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Parkinson’s campaigner John MacPhee talks us through the WOW Cyclothon – a gruelling 1,400km ride around the perimeter of Iceland that must be completed within three days. Together with his team, Parkinson’s Power, they pushed past their symptoms and completed the event in an impressive 57 hours – raising nearly UK £20,000 in the process
Hi John, thanks for chatting with us. Can you introduce yourself to our readers?
Of course, I’m retired now but used to work for the Scottish Tourist Board, and I was diagnosed with Parkinson’s seven years ago, when I was 46. I currently live in Perthshire, Scotland.
How did it feel when you were first diagnosed?
I had known something was wrong, but had hoped it was going to be a trapped nerve or something else less serious. The diagnosis came as a shock and initially I felt very angry and bitter. I thought my future had been taken away from me. I soon readjusted however, and learnt to let go of those negative feelings.
I told my family and my workplace straight away. My managers supported me as much as they could but by 2014 I couldn’t carry on at work anymore, so I had to retire.
What inspired you to take on the WOW Cyclothon, a 1,400km race around the perimeter of Iceland?
I googled ‘great cycle routes around the world’ and the one in Iceland caught my imagination, mainly because it was one single route around the perimeter of the country.
Initially I thought I would do it alone over the course of two weeks – but that soon proved too expensive. That’s when I got in touch with Snorri, a campaigner with Parkinson’s living in Iceland, and discovered the WOW Cyclothon. It was the same route but in 72 hours and therefore a much cheaper alternative.
I asked Snorri if we could get a team together, and he actually responded with a thumbs down emoji – but 10 minutes later he emailed me saying: ‘Sorry, Parkinson’s fingers! It’s a yes from me!’.
We recruited 10 team members (five of whom have Parkinson’s) from Canada, Ireland, Iceland and Scotland and decided on our team name, ‘Parkinson’s Power’.
What was your training regime like?
I started training in November 2018, so that was seven months before the event. It was the first time I had been on a road bike since doing a paper round when I was 13 – so that was interesting.
Over time I noticed myself improving. Generally, I was getting up hills without nearly killing myself and so started to feel more confident about the challenge. As all my teammates live far and wide across the globe, we didn’t get to train together at all. In fact, we met for the first time the day before the race, but we all gelled immediately.
What was the Cyclothon itself like?
Our plan was to set off from Icelandic capital Reykjavik on 26 June, and loop around the whole island in under 72 hours. In the end, we actually completed it in an astounding 57 hours.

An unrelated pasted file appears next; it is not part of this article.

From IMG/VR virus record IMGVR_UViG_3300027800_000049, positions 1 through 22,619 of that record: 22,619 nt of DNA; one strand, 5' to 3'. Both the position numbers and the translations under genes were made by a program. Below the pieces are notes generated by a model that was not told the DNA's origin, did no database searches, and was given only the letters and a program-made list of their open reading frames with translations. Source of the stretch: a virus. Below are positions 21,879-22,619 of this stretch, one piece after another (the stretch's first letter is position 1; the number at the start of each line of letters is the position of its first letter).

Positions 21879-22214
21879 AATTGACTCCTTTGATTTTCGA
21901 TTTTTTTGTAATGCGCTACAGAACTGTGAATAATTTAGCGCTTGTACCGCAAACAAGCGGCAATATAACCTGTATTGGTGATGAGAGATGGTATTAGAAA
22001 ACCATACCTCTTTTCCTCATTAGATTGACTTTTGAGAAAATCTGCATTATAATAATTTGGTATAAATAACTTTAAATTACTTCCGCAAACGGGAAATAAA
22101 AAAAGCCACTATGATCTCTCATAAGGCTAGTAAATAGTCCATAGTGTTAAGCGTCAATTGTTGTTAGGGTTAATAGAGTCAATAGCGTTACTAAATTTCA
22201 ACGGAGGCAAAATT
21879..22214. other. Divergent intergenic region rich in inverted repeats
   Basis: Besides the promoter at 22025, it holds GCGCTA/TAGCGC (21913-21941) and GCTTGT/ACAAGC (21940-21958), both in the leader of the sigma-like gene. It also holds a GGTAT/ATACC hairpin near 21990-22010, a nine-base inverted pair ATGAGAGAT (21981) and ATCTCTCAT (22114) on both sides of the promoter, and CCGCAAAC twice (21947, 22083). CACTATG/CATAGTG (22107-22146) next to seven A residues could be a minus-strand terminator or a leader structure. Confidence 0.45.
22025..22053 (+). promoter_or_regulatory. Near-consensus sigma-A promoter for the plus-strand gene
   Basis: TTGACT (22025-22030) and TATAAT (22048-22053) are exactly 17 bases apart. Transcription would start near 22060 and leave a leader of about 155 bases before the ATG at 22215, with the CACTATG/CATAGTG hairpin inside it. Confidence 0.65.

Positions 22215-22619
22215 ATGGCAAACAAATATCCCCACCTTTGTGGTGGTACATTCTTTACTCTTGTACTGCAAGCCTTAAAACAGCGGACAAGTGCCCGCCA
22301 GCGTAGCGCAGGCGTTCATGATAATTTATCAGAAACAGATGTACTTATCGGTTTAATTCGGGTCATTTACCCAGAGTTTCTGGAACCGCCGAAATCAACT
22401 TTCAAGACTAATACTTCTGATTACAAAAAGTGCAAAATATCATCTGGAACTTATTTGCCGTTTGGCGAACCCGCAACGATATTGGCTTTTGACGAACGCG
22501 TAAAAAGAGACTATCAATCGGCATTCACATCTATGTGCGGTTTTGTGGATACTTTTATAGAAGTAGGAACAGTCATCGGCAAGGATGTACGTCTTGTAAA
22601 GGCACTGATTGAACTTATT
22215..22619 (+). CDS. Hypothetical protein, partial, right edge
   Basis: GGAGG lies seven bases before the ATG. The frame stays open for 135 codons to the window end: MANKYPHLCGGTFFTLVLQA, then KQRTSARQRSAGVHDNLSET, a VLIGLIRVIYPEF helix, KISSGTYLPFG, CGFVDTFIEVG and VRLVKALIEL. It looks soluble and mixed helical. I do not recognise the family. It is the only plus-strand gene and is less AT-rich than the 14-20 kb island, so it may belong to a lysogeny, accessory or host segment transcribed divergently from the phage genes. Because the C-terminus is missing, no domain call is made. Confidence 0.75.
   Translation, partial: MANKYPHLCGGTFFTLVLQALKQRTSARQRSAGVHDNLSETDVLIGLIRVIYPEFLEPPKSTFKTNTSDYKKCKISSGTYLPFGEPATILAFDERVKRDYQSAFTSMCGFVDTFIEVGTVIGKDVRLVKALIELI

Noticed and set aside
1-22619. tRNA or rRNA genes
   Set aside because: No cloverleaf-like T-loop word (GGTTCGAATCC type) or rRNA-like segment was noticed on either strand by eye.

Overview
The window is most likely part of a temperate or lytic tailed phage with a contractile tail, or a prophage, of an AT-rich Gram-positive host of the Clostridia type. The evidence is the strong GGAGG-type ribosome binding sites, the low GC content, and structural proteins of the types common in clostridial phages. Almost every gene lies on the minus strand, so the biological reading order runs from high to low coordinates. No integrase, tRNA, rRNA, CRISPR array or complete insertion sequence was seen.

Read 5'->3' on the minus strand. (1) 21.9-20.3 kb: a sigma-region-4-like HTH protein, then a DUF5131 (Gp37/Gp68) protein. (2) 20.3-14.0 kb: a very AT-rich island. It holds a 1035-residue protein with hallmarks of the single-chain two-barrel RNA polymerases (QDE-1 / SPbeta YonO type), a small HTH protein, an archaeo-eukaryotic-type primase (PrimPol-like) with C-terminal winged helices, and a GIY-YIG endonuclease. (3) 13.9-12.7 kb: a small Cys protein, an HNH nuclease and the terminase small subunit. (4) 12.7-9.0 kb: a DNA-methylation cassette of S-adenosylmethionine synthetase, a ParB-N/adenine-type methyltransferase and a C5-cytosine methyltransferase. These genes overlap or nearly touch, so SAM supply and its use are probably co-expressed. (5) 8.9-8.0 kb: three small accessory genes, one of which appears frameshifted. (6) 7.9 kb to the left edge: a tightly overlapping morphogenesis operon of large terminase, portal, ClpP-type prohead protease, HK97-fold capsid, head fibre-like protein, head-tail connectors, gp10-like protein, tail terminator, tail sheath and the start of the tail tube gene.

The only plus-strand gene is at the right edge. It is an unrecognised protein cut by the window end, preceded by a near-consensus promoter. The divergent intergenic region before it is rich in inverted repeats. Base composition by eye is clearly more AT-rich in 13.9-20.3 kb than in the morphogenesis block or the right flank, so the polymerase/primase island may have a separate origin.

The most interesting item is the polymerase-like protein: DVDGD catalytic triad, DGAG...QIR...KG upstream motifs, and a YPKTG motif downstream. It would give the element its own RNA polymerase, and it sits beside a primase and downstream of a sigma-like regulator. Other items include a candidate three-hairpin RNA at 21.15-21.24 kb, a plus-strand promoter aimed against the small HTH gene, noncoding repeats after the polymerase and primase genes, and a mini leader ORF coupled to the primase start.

The hardest part was keeping our focus. We completed the loop as a relay and changing riders constantly meant I only got about two hours sleep.
The weather was also erratic to say the least. I like to say in Iceland they have weather samples, not weather, and we must have sampled every single type – from gale force winds to torrential rain and pleasant sunshine.
But it was all worthwhile for the incredible views that we enjoyed. We cycled past glaciers, icebergs and lakes of the deepest shades of blue, green and white. It was stunning.
Did your Parkinson’s symptoms become more obvious to you during the cycle?
Overall, I found the exercise actually helped – but the drop off from ON and OFF periods was significant.
I noticed it more in other people than myself. For example, Snorri was a brilliant cyclist, but during his OFF periods he couldn’t stand, he teetered and had to be held up. When he was on his bike though, it was a totally different story.
What were your highlights from the trip?
Crossing the line together was fantastic, and a hugely emotional moment. We celebrated by having a group hug and passing round a bottle of prosecco.
Another highlight would be the Icelandic people themselves, they were incredibly hospitable and generous. Snorri, who is involved with a Parkinson’s association in Iceland, asked if members could help by providing riders with food and drink along the way. One Icelandic family invited us in and gave the whole team the most delicious bowl of fresh soup and bread. It was clear they weren’t the most advantaged family in the world, but there they were sharing what they had with us.
How much have you raised in total and what are your future fundraising plans?
We’ve raised approximately UK £20,000 in total and will be sharing it between The Cure Parkinson’s Trust and the Michael J Fox Foundation. I haven’t got any other fundraising plans right now but it will probably be another bike ride – just don’t tell my wife!
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